Back in June, I started my first real job with the Georgia Department of Natural Resources. Unfortunately, it is a seasonal position and I only have one week left. But for one more week, I’m a seasonal fisheries technician on the Stream Survey Team (more like the Dream Team). At first, I was extremely nervous that I wasn’t going to know enough or be able to work hard enough. Now, six months later, I’m more confident in my field work abilities and in my passion to learn.
Every morning I’m excited to go to work, despite the hour long commute through Atlanta out to a little town called Social Circle. One of my favorite parts of my job are the people I get to work with. All of my bosses are kind, funny individuals. Marcus is easily up at the top of my list for smartest people I know. Luke is a sweetheart and even though sometimes he might try to hide it, he really just wants everybody to be happy. All of the other seasonals have been fun to work with as well. My supervisor has gone above and beyond to mentor me and help teach me how to be a better field worker. He would be so embarrassed if I gave him a special shoutout, so of course that means I have to. Boss Man Chad DNR Kaiser, thank you for everything you have taught me and everything you have yet to teach me. You have been a tremendous help so far just trying to get me to understand all that is expected of me with “adulting”. I can’t thank you enough for guiding me through job applications and resume building skills on our lunch breaks. I must admit that I look up to you. Now, whenever we are getting the gear ready before sampling the creeks, I’m secretly trying to be a mini-Chad carrying as much stuff as possible so other people kind of feel bad for not working as hard. I’ve learned from the best stream team there is and I will forever be grateful.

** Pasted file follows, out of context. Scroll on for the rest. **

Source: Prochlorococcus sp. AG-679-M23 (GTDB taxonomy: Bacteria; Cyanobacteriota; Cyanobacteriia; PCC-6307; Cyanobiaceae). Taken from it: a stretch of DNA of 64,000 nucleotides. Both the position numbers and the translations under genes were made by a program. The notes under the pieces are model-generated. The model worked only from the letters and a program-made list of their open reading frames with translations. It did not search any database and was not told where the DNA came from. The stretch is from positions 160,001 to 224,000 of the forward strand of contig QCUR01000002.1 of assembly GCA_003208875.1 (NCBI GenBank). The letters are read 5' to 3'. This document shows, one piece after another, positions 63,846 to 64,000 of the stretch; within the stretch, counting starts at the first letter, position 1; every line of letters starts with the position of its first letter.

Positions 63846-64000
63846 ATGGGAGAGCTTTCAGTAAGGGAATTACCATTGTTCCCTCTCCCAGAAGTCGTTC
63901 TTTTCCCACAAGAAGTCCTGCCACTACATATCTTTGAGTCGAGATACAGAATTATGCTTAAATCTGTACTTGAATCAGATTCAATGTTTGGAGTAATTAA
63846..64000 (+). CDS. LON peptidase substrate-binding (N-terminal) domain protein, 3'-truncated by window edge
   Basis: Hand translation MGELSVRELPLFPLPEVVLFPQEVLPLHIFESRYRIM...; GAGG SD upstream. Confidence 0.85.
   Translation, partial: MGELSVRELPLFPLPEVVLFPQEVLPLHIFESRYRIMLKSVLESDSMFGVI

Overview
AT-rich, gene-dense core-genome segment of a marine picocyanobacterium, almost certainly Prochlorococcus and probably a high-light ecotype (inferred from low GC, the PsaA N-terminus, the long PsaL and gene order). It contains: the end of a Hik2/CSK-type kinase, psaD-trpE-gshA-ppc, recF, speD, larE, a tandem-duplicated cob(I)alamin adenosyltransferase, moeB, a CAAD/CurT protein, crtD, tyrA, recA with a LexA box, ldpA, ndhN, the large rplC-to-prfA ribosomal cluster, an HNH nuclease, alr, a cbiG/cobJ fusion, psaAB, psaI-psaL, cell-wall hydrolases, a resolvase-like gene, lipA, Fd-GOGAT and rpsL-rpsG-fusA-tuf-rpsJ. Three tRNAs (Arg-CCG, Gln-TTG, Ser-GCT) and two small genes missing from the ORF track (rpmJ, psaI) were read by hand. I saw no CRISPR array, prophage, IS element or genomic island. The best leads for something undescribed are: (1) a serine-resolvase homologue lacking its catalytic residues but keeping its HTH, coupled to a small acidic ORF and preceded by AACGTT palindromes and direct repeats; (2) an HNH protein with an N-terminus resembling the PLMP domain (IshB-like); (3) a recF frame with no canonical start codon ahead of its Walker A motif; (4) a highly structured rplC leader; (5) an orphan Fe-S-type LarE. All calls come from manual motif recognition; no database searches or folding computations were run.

The second best part of my job is being hands on with the incredible freshwater fish biodiversity in the state of Georgia. Yes, since I was born and raised here I do have a biased opinion, but the aquatic organisms here are pretty badass. To me, it’s always disappointing when the average joe is really only excited about sport fish (or game fish). Fortunately, there’s so much more to the average Georgia stream than just sport fish. A of couple good examples of sport fish here would be largemouth bass, trout or “bream”. Bream is the general term that people usually use to describe several different species of sunfish. It’s crazy though because in just one tiny stream we can get upwards of three different species of sunfish. All of these game fish are very well known throughout the state and are in high demand. The saddest part about their popularity is that it takes away from all of the non-game species. It breaks my heart and aggravates me that the average Georgian doesn’t know that there are fish prettier than some tropical fish in our local streams. Some of my favorite non-game species would be the hog suckers, sculpins, shiners, and of course the darters. There’s nothing more beautiful than a colored up male freshwater fish in the spawning season (usually Spring). Unfortunately, since most of the public doesn’t even know these amazing little fish exist in our creeks, they aren’t being protected as much as they should. My two final years at KSU, I worked with Andrea Davis on her research which looked at fish species and fish passages. My professor, Dr. Ensign, who has been studying how human impacts have been effecting the fish populations up near KSU for years taught me everything I know about ichthyology and all of its wonders. He is the reason behind my newfound love for freshwater fish. There’s a lot that could be happening to help the native non-game fish populations, but the biggest factor is educating the public. Once people understand what can be found in a small stream running through their neighborhood, they will be more engaged in its protection. I’m determined to reach out to the public and enlightened them on the beautiful creatures we have here in Georgia.
Below are some of my favorite species from this season: